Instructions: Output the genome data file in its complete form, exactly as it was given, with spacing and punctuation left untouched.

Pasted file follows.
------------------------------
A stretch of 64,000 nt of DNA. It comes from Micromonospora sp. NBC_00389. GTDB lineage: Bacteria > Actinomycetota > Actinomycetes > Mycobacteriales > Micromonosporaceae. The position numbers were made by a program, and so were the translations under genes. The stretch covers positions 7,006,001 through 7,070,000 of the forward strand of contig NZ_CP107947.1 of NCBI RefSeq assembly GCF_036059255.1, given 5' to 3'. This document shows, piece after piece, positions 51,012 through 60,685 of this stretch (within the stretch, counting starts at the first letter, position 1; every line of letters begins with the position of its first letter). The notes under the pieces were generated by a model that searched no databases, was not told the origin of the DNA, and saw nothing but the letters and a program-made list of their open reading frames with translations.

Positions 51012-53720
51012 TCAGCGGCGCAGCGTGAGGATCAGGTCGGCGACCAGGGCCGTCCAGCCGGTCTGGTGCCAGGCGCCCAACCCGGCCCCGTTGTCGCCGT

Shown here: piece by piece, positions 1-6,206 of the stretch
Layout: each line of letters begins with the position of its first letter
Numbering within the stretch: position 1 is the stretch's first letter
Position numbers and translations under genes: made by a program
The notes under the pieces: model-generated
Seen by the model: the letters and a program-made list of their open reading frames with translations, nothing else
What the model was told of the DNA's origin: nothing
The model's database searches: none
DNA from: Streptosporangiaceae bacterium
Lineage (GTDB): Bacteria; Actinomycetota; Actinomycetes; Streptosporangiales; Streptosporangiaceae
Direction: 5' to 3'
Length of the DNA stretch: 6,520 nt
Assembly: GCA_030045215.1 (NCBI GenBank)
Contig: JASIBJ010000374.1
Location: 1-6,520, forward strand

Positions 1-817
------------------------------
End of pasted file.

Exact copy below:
A stretch of 64,000 nt of DNA. It comes from Micromonospora sp. NBC_00389. GTDB lineage: Bacteria > Actinomycetota > Actinomycetes > Mycobacteriales > Micromonosporaceae. The position numbers were made by a program, and so were the translations under genes. The stretch covers positions 7,006,001 through 7,070,000 of the forward strand of contig NZ_CP107947.1 of NCBI RefSeq assembly GCF_036059255.1, given 5' to 3'. This document shows, piece after piece, positions 51,012 through 60,685 of this stretch (within the stretch, counting starts at the first letter, position 1; every line of letters begins with the position of its first letter). The notes under the pieces were generated by a model that searched no databases, was not told the origin of the DNA, and saw nothing but the letters and a program-made list of their open reading frames with translations.

Positions 51012-53720
51012 TCAGCGGCGCAGCGTGAGGATCAGGTCGGCGACCAGGGCCGTCCAGCCGGTCTGGTGCCAGGCGCCCAACCCGGCCCCGTTGTCGCCGT

Shown here: piece by piece, positions 1-6,206 of the stretch
Layout: each line of letters begins with the position of its first letter
Numbering within the stretch: position 1 is the stretch's first letter
Position numbers and translations under genes: made by a program
The notes under the pieces: model-generated
Seen by the model: the letters and a program-made list of their open reading frames with translations, nothing else
What the model was told of the DNA's origin: nothing
The model's database searches: none
DNA from: Streptosporangiaceae bacterium
Lineage (GTDB): Bacteria; Actinomycetota; Actinomycetes; Streptosporangiales; Streptosporangiaceae
Direction: 5' to 3'
Length of the DNA stretch: 6,520 nt
Assembly: GCA_030045215.1 (NCBI GenBank)
Contig: JASIBJ010000374.1
Location: 1-6,520, forward strand

Positions 1-817